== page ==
Associate Spokesperson: In terms of that, first of all, I’d like to state unequivocally that human rights abuses that have been committed by the Congolese Armed Forces elements are unacceptable. We take that matter very seriously. That’s why, on 1 November, during his own trip to the Democratic Republic of the Congo, the Under-Secretary-General for Peacekeeping Operations, Alain Le Roy, along with Alan Doss, the Special Representative of the Secretary-General there, announced the suspension of MONUC support to a unit of the 213th brigade of the Congolese Armed Forces, following a joint investigation by MONUC and by the Office of the High Commissioner for Human Rights, which implicated that unit in targeted killings. MONUC and the Congolese Armed Forces are now launching a joint investigation into that incident. But, certainly the measure we took sends a clear message that, consistent with its mandate and in keeping with the Secretary-General’s policy, MONUC will not support operations by the FARDC, the Congolese Armed Forces, if its involved units in the operations commit violations of international humanitarian law, human rights or refugee law.
Question: Thanks for that, and I’m assuming you’d have to ask the Department for Peacekeeping Operations (DPKO), but a simple yes or no whether MONUC is still working with the units led by Colonel Zimulenda, who is named in the Alston report?
Associate Spokesperson: I would have to check on that specific unit. But, certainly, as we made clear in our actions earlier this month, when we investigate and are aware of violations by specific units of the Congolese Armed Forces, we will not work with those units.
Question: UN observers will be present in the elections in Honduras next Sunday?
Associate Spokesperson: The United Nations has no involvement in the elections scheduled in Honduras for this weekend. That has not changed.
Question: Does the Secretary-General have any response to the U.S. President’s decision to attend the Copenhagen summit?
Associate Spokesperson: Well, first of all, I am not aware whether this is a formal announcement at this stage. Has the formal announcement [been made]? Okay. In that case, I can say that the Secretary-General does welcome the announcement that President Obama will attend the UN Climate Change Conference in Copenhagen this December. As more and more Heads of State and Government confirm their attendance, momentum is building for a successful conclusion to this crucial world gathering. At Copenhagen, an agreement can and must be reached to set the world on a new course that will ensure a healthy planet, a robust and sustainable economy and a brighter future for all.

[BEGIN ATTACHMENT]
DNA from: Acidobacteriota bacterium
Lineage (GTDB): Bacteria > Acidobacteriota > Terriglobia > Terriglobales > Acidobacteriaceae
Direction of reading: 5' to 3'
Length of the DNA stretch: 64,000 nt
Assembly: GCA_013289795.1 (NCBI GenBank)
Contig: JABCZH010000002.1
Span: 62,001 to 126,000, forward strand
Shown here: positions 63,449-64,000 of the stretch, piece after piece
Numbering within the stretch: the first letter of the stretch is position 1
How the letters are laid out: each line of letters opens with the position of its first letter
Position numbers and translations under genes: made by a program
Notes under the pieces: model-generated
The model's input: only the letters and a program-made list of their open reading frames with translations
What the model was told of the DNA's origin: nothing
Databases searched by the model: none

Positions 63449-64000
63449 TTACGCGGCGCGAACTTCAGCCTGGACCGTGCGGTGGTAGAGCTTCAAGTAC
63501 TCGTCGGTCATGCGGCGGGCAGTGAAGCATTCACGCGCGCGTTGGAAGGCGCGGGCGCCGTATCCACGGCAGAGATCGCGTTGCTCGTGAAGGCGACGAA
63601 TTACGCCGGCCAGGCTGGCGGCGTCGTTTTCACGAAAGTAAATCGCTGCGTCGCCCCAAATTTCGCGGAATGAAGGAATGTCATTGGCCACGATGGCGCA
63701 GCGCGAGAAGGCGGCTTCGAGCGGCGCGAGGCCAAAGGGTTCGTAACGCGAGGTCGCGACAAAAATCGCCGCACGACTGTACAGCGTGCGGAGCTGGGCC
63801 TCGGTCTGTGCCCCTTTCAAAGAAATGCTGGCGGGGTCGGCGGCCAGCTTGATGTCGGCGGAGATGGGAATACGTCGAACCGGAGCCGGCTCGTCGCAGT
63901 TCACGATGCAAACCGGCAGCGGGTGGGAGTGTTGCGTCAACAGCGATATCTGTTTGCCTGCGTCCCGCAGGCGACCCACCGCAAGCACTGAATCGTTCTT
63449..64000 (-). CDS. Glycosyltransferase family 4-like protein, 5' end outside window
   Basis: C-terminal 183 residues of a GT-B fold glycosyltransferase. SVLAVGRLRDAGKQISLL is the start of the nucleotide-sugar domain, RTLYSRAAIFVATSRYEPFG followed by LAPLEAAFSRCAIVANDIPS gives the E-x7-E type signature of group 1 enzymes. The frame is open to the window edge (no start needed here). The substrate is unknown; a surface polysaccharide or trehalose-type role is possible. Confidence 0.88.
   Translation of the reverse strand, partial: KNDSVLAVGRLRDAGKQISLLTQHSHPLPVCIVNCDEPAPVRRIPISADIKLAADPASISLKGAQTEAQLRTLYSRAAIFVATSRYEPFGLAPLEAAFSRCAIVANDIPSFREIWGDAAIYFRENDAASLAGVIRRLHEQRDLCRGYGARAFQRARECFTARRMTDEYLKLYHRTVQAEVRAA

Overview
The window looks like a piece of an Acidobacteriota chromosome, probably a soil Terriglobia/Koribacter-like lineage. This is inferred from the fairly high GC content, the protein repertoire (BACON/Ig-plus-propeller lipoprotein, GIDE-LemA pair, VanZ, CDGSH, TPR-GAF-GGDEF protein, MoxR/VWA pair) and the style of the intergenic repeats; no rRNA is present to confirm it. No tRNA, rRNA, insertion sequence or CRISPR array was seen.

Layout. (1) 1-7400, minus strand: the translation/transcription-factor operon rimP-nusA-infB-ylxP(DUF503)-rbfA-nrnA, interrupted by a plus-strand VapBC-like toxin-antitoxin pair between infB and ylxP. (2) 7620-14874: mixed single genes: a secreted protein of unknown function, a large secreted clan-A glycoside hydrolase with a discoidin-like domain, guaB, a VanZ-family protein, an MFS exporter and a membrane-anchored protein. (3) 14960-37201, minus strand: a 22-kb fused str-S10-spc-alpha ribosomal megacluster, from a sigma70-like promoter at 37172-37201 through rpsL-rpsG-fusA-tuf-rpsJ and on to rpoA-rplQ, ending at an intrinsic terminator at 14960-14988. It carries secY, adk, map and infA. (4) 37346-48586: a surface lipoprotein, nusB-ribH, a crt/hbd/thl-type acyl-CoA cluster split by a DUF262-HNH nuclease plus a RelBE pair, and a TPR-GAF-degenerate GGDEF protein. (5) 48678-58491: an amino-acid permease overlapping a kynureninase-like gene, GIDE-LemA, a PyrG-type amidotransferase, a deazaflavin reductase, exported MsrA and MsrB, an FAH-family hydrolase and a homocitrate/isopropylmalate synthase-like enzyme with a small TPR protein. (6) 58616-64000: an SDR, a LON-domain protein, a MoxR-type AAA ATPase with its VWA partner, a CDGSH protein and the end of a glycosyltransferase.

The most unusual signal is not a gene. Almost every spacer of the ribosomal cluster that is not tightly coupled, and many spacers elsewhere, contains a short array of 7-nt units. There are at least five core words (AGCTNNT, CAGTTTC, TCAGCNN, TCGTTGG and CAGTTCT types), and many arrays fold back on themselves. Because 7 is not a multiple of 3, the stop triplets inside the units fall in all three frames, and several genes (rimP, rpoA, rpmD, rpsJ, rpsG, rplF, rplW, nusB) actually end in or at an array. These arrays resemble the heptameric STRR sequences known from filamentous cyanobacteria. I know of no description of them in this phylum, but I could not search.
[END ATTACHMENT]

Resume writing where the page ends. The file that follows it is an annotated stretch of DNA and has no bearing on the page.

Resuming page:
And as you know, the Secretary-General will be travelling to Trinidad over the holiday weekend to address the meeting of the Commonwealth in that country, and he will encourage all the leaders attending that meeting also to attend the Copenhagen summit. So, any involvement by Heads of State or Government in the summit does help move us further along the course that he has been advocating.
Ms. Coomaraswamy is in the room, so I’ll take two more questions and then turn to her.
Question: Just a follow up on the statement issued by the Secretary-General yesterday on attempts to restart talks between Morocco and [Frente] POLISARIO. I was wondering whether Mr. Christopher Ross is doing any mediation to solve the problem of this Saharawi activist held in a Spanish airport for about two weeks now?
Associate Spokesperson: I believe we mentioned the Secretary-General’s concern with all the various relevant recent developments, including the case of Amanatou Haidar, who is the person you’re referring to. So I’ll just refer you back to what Michèle said yesterday.
Question: The Indonesian Defence Minister has been quoted as saying they’re offering to the UN to provide naval ships for the Maritime Task Force for UNIFIL, but that they want a clear mechanism for how they would be paid. I’m wondering, it was my understanding Germany did get paid for patrolling off Lebanon. What’s the status of the Indonesian offer and can we know how much in fact the UN pays troop-contributing countries back or equipment-contributing countries back for these naval assets?
Associate Spokesperson: I’m sure you’re aware that that Maritime Task Force off the coast of Lebanon is not directly a UN operation. It is under a rotating control by a lead country and it’s been, I forget who the lead country is now, but I believe France and Germany have been among the lead countries of the Maritime Task Force. So they are responsible for the various arrangements. But, I’ll check with UNIFIL about anything further on the financing.
Question: There is a quote from the Defence Minister saying the Indonesian delegation is lobbying at UN Headquarters explaining financial burdens, et cetera. So I’m just wondering who actually transfers funds to people that give naval assets and the UN’s role in that.
Associate Spokesperson: I’ll check with UNIFIL on that, but certainly this is an issue of a slightly independent force, the Maritime Task Force.
And with that, I’d like to welcome Radhika Coomaraswamy, the Special Representative for Children and Armed Conflict, who can talk about her trip to Sudan.